What Is A Beta Wolf?

The wolf, also referred to as the gray wolf, is a large canine native to North America and Eurasia. Wolves typically live in the remote wilderness, such as forests, woodland and in the mountains.

They are fascinating creatures. As much as they look like our canine companions, they are ferocious beasts and fierce hunters.

So how do wolves survive, hunt and where do they live? This guide will walk you through how wolves survive in the wild, and what the wolf pack mentality is.

You may have heard of the term a lone wolf, and wondered where this saying comes from. Well, wolves do not actually live alone as they travel in packs!

Each wolf will have a specific role, and you will have an Alpha wolf and a Beta wolf. 

How do wolves live in the wild?

In the wild, wolves will live in woodlands and rural areas, building dens in the ground for their young. When fully grown, wolves will actually live, hunt and travel in packs called a wolf pack.

These will typically consist of about 6-10 wolves, and they will roam, hunt and work together to find their prey. Wolves naturally hunt prey much larger than them, so they will need a few wolves to cooperate to take down animals like deer, elk and moose. 

As a pack, the wolves will travel for miles and can even go up to 12 miles in a single day. By night, they will take shelter in caves, or between rocks, but they always stay together.

They are highly sociable animals, and have a specific hierarchy within their packs, with an alpha wolf and a beta wolf. 

The alpha wolf is the leader of the pack, and the other wolves will follow suit. There can be two alpha wolves in a pack, and these will normally be the breeding pair, so a male and a female wolf. These lead the pack during the hunt and will eat first once a kill has been made.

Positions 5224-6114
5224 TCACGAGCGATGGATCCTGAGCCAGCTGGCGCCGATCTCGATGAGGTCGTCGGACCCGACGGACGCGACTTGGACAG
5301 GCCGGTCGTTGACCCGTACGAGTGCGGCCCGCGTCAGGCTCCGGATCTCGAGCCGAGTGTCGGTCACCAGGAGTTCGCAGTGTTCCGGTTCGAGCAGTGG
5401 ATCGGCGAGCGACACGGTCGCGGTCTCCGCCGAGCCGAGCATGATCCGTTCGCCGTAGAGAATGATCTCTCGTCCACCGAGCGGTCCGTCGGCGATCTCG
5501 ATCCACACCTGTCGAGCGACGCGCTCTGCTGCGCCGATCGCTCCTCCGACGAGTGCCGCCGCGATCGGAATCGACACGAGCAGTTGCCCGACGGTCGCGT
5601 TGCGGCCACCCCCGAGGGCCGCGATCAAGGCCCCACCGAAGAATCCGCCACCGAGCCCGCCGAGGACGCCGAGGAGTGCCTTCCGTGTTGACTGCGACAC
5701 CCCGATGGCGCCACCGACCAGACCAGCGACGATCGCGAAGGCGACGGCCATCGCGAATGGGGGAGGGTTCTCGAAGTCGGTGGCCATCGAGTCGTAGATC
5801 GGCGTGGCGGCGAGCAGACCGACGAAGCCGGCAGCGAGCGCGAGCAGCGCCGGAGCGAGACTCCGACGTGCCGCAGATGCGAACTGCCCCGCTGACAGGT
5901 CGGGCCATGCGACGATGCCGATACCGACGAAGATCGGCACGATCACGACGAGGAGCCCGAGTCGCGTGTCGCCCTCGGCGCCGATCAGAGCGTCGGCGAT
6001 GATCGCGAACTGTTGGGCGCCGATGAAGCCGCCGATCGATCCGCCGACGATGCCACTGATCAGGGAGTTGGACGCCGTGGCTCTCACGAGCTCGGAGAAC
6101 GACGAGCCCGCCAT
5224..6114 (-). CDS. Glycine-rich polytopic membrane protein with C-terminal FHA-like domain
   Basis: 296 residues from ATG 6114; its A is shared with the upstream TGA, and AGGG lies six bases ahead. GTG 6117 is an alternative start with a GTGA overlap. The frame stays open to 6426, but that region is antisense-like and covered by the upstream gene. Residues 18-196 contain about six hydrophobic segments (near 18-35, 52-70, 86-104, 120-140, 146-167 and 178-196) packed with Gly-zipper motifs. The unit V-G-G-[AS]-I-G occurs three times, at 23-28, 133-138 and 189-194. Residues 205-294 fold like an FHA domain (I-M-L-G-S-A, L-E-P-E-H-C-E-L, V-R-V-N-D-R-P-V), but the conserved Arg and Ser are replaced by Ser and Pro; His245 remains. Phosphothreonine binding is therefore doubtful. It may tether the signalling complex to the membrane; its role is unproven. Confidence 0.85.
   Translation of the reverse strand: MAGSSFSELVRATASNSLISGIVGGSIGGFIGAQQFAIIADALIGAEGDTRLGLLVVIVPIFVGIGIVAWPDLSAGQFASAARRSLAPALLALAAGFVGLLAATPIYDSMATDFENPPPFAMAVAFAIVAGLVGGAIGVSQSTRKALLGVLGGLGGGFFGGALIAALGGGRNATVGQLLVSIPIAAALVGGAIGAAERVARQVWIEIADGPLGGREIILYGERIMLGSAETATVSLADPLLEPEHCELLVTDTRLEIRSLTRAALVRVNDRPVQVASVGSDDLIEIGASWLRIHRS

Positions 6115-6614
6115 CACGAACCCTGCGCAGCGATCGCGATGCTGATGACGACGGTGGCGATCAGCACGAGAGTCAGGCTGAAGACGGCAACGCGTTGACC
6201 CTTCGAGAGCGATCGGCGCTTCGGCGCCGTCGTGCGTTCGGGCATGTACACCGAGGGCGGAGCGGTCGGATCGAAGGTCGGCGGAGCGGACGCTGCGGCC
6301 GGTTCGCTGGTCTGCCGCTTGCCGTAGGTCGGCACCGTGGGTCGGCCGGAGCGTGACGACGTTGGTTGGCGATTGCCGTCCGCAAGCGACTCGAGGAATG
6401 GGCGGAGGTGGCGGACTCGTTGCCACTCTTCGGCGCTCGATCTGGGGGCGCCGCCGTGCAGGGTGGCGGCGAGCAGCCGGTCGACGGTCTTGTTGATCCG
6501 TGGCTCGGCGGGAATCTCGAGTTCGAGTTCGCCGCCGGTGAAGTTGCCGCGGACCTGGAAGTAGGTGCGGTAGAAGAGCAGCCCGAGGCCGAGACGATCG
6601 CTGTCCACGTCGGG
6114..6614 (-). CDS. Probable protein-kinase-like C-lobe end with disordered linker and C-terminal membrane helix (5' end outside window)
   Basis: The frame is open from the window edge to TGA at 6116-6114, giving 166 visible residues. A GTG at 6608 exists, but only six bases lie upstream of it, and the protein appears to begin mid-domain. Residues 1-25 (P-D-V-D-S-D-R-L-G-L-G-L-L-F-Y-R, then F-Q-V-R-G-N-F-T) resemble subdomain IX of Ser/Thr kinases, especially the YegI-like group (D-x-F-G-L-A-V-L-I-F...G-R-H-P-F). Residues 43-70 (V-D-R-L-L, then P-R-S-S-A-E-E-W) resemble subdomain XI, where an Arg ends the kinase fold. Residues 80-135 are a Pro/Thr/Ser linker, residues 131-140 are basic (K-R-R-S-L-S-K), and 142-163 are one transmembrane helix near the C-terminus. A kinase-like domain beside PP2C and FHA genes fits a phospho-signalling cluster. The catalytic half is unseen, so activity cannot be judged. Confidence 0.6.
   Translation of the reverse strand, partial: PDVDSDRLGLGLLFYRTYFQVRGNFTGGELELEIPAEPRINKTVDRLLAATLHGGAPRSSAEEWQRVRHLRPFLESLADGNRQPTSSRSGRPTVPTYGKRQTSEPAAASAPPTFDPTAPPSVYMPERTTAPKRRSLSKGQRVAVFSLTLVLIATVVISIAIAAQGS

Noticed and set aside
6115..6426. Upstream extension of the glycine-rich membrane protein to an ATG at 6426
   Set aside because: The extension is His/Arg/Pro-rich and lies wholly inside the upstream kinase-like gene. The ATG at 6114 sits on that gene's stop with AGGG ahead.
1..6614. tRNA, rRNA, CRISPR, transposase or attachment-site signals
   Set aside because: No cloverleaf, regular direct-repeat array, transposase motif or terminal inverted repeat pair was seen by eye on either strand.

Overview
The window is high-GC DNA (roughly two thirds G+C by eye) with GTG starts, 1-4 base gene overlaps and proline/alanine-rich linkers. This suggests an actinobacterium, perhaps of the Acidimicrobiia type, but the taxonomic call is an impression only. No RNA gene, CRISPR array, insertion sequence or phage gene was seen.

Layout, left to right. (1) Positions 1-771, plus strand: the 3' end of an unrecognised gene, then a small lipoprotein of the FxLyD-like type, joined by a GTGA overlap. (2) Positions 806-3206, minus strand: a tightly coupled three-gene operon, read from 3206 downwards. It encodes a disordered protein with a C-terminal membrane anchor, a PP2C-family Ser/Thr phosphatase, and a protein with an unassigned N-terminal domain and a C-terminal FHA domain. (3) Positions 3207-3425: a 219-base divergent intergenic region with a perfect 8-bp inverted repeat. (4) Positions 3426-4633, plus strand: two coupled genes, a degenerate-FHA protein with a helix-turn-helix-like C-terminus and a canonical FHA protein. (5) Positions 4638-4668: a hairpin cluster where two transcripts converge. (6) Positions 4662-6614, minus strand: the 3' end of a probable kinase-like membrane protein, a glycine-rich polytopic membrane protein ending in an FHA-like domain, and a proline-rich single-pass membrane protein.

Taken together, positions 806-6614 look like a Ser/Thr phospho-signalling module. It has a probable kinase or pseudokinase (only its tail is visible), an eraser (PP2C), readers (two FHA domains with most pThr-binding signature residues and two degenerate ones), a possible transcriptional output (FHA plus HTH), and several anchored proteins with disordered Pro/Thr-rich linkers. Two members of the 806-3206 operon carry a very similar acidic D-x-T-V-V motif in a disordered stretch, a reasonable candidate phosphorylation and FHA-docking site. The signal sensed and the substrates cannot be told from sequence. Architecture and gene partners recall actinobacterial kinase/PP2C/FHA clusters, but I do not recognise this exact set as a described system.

The other wolves in the pack can often be the offspring of the two leading wolves, who will follow suit and know their place in the pecking order.

What is a Beta wolf?

The term Beta wolf refers to the wolf that is sort of second in command. It is the highest rank in the wolf pack, just second to the Alpha wolves. The beta wolf will typically be the highest ranking male wolf after the Alpha. 

The beta wolf will also be able to command the rest of the pack, except from the alphas, and it is assumed that the beta wolf would take command over the pack if something happened to the current alpha.

Wolf ranks and pecking order

Wolves are pack animals, and they often live with family members or with wolves of the same bloodlines. As such, there is a natural rank and pecking order of the wolves, as some assume control over the others, and some fall back and submit. 

At the top of the rank, you will find the alphas. These will be a male and female that are a breeding pair, and will assume control of the rest of the pack.

Then you will have the beta male, and often a female too. The betas are responsible for the pack when the alphas are busy, and they must also keep the pack in line.

In addition, there will be mid-ranking wolves, which are often related to the alphas and betas. These could be aunts and uncles of the offspring.

You will also have young or adolescent wolves in the pack, that will most likely be the offspring of the alphas, along with a male and female omega wolf. 

The omega wolves are the lowest ranking wolves, and will have no power, authority, and will feed last. The omega wolves often live off the scraps of the hunt, and are not permitted to mate.

Therefore, some omega wolves will leave the pack, become lone wolves or try to join a different pack. 

Sometimes, the structure of the wolf pack can change, and a beta, or another wolf can challenge the alpha for dominance and pack leadership.

If the alpha fails, then they will be ostracized from the pack, and they will most likely become a lone wolf until they find another mate and start a new pack. 

Contrary to popular belief, the wolf pack mentality is not about power or authority. Yes, there are alphas, and second in command betas, but wolves live and cooperate as a unit.

They raise their young together, hunt together, defend territory together and care for each other as a family. 

Chad Fox

Chad Fox is an author and researcher dedicated to bringing reliable information about foxes to the public. He supports animal sanctuary awareness.

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